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Led by James Cargill and Trish Keenan, Broadcast blended early electronic music, psychedelia, and '60s pop into music that was retro-futuristic, innovative, and often deeply moving. Though their inspirations spanned obscure film soundtracks, science fiction, library music, and the BBC Radiophonic Workshop, Cargill and Keenan's artistic vision was unmistakable -- as was Keenan's voice, which flickered between aloof detachment and vulnerability effortlessly. Despite their distinctive approach, Broadcast's music was always changing: On their early EPs and 2000's debut album The Noise Made by People, they contrasted sci-fi atmospheres and pop melodies with a jazzy elegance, but by the time of 2003's Haha Sound, the influence of library music and Czech film scores heightened the mysterious beauty of their style. With 2005's Tender Buttons, Broadcast pared down to the duo of Keenan and Cargill and similarly honed their music to its barest, most vital essence. Toward the end of the decade, they shifted gears again, collaborating with their friend Julian House on 2009's Broadcast and the Focus Group Investigate Witch Cults of the Radio Age, a deconstructed, sample-heavy EP that pushed the boundaries of psychedelic music and strengthened their ties to the hauntology movement spearheaded by House's Ghost Box label. Keenan's untimely 2011 death effectively ended Broadcast, with 2013's soundtrack Berberian Sound Studio providing a hauntingly bittersweet epilogue to their work. However, Broadcast's influence only grew in the years that followed, with artists including Rose Elinor Dougall, Melody's Echo Chamber, Vanishing Twin, and Petals for Armor taking cues from the duo's pioneering sound. Prior to forming Broadcast, Keenan started her music career while studying creative writing at Birmingham University. For a time, she performed as half of the folk duo Hayward Winters, then met Cargill at the 1960s psychedelic revival club Sensateria. They soon began making music together, first working as Pan Am Flight Bag for a couple of shows in 1995, then reforming as Broadcast in 1996 with the addition of guitarist Tim Felton, drummer Steve Perkins, and keyboardist Roj Stevens. Among the group's major influences was the avant-psychedelic group the United States of America, whose visionary self-titled 1968 album the band learned about from their close friend Julian House, the graphic designer who helped shape the band's visuals and also formed the sound collage project the Focus Group and later co-founded the Ghost Box label. The band issued a flurry of short releases in 1996, starting with the 7" "Accidentals" (which sampled Joseph Losey's 1967 film Accident) on Wurlitzer Jukebox. Broadcast immediately drew comparisons to Stereolab for their analog synth-driven sound, which continued when they issued a pair of releases on the group's Duophonic Super 45s imprint, the single "Living Room" and the icily atmospheric Book Lovers EP. That October, Broadcast performed its first Peel Session, and returned to the BBC for an Evening Session the following March. The band made its debut on Warp with June 1997's Work and Non-Work, a compilation of all their previous releases. Broadcast started work on their debut album, a process that took over two years and found them self-producing sessions in their own studio after failed attempts with three other producers. The band resurfaced in 1999 with the release of the single "Echo's Answer," then performed their second Peel Session and issued Extended Play in February 2000. That March, Broadcast's long-awaited first full-length The Noise Made by People appeared. Heightening the cinematic sweep of their earlier work, the album earned critical acclaim, topped the U.K. Dance Albums chart, and peaked at 79 on the U.K. Albums chart. The band followed it with that September's Extended Play Two, which featured a different version of the Noise track "Unchanging Window" as well as previously unreleased songs. That year, Stevens and Perkins left the band, with drummer Keith York joining the fold. Broadcast returned in January 2003 with Microtronics Volume 01: Stereo Recorded Music for Links and Bridges, a set of short, abstract electronic instrumentals that was first available at the band's shows and later via mail order. That May, the Pendulum EP arrived, heralding the August release of the group's second album Haha Sound. Recorded with drummer Neil Bullock, the album featured a more minimal, repetitive approach that nevertheless drew on esoteric influences such as the 1970 cult Czechoslovak film Valerie and Her Week of Wonders. Haha Sound was another critical success, and reached number four on the U.K. Dance Albums chart; it also became the band's first album to chart in the U.S., reaching number eight on Billboard's Top Dance/Electronic Albums chart. Following the album's release, Felton departed Broadcast to form Seeland with former Plone member Billy Bainbridge, who played keyboards on the Haha Sound tour. In March 2005, Keenan contributed vocals to labelmates Prefuse 73's album Surrounded by Silence, and that September Broadcast issued their third album Tender Buttons. Pared down to the duo of Cargill and Keenan, Broadcast's strikingly sparse sound complemented the album's more intimate songwriting, which was informed by the death of Keenan's father from cancer. Despite the continued critical acclaim, Tender Buttons didn't appear on any album charts; however, its lone single "America's Boy" reached number 139 in the U.K. During the Tender Buttons tour -- which featured drummer Ash Sheehan and Cargill's brother Bill on guitar and keyboards -- Broadcast sold Microtronics Volume 02: Stereo Recorded Music for Links and Bridges, another limited-edition collection of instrumental miniatures. The following August, Warp issued the band's second B-sides and rarities compilation, The Future Crayon. For their next release, Broadcast collaborated with House's Focus Group. Taking inspiration from Hammer Horror, electronic voice phenomenon, and Jeff Keen, they traded samples and field recordings and improvised music and lyrics around them. Appearing in October 2009, Broadcast and the Focus Group Investigate Witch Cults of the Radio Age presented a spookier, more mystical version of Keenan and Cargill's music. In support of the EP, Broadcast toured with Atlas Sound and issued a tour-only EP, Mother Is the Milky Way. In May 2010, the band performed at the All Tomorrow's Parties festival curated by Matt Groening, and later in the year provided improvised music to short films by House. That December, Keenan contracted the H1N1 virus while on tour in Australia; she died on January 14, 2011, due to complications from pneumonia. That April, Prefuse 73's The Only She Chapters featured one of her last vocal performances. Another project that came to fruition after her death was the music for Peter Strickland's 2012 '70s giallo cinema homage Berberian Sound Studio. Former keyboardist Stevens connected the director to Keenan and Cargill, who based the compositions on the work of film composers Nicola Piovani and Luboš Fišer. Arriving in January 2013, Berberian Sound Studio was praised as a film score and an electronic album, and peaked at number 24 on the U.K. Indie Albums chart and number 32 on the Top Dance/Electronic Albums chart in the U.S. That year also marked the debut from Children of Alice, the project of Cargill, Stevens, and House that took its name from Keenan's lifelong love of Alice in Wonderland. "The Harbinger of Spring," a 20-minute suite, was released on Devon Folklore Tapes, Vol. 5: Ornithology, a limited-edition split cassette with Mary Arches on Folklore Tapes. In 2015, Warp reissued the band's catalog, and in February 2017 released Children of Alice's self-titled debut album. Later that year, Cargill shared a previously unreleased Broadcast demo, "Tunnel View," on what would have been Keenan's 49th birthday. Another demo, "Where Are You?", appeared in 2020. In March 2022, Warp reissued Mother Is the Milky Way and both volumes of Microtronics, and also released the live collection BBC Maida Vale Sessions.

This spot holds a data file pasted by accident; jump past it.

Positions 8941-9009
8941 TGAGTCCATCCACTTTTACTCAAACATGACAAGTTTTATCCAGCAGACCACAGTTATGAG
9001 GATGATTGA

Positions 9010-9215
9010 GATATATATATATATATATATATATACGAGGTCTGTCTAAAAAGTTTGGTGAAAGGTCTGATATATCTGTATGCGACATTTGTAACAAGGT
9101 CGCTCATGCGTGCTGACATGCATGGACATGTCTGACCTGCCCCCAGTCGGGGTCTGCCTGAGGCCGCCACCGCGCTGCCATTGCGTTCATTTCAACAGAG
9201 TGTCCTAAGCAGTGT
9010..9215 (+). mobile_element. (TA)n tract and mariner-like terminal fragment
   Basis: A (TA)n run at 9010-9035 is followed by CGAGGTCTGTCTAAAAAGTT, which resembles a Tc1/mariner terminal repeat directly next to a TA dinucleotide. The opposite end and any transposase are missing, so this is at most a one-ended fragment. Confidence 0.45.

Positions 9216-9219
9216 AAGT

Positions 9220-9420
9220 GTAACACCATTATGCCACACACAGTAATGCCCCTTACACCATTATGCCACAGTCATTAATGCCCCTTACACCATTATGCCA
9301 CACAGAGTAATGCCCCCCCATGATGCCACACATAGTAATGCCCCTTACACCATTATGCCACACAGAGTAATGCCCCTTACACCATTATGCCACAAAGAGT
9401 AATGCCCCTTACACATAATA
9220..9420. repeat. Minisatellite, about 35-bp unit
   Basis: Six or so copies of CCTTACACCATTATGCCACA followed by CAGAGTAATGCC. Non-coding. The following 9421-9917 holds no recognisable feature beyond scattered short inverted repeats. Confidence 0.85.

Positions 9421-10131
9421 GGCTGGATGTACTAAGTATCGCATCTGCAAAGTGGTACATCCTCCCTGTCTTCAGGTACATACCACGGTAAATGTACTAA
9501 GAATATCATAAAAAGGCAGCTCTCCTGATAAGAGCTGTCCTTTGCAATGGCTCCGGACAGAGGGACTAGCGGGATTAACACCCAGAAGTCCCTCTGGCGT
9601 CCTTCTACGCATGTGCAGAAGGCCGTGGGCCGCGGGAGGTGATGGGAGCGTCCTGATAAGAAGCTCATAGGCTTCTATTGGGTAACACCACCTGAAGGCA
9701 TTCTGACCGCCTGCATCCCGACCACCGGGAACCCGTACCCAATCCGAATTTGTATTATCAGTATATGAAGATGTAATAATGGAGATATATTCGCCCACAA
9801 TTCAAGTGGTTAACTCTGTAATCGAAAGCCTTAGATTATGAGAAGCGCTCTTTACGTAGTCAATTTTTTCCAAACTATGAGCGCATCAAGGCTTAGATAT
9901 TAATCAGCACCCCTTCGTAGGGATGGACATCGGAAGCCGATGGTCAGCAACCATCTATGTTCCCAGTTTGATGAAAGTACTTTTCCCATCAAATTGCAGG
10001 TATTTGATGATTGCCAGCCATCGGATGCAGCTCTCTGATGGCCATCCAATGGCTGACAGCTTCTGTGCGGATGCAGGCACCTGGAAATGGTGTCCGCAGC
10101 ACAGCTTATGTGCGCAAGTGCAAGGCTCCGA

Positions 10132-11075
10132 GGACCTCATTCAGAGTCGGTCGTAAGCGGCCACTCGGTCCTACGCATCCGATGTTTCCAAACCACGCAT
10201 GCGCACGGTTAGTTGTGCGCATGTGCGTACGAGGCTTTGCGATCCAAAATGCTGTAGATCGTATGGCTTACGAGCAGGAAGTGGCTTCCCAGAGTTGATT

© Jason Ankeny /TiVo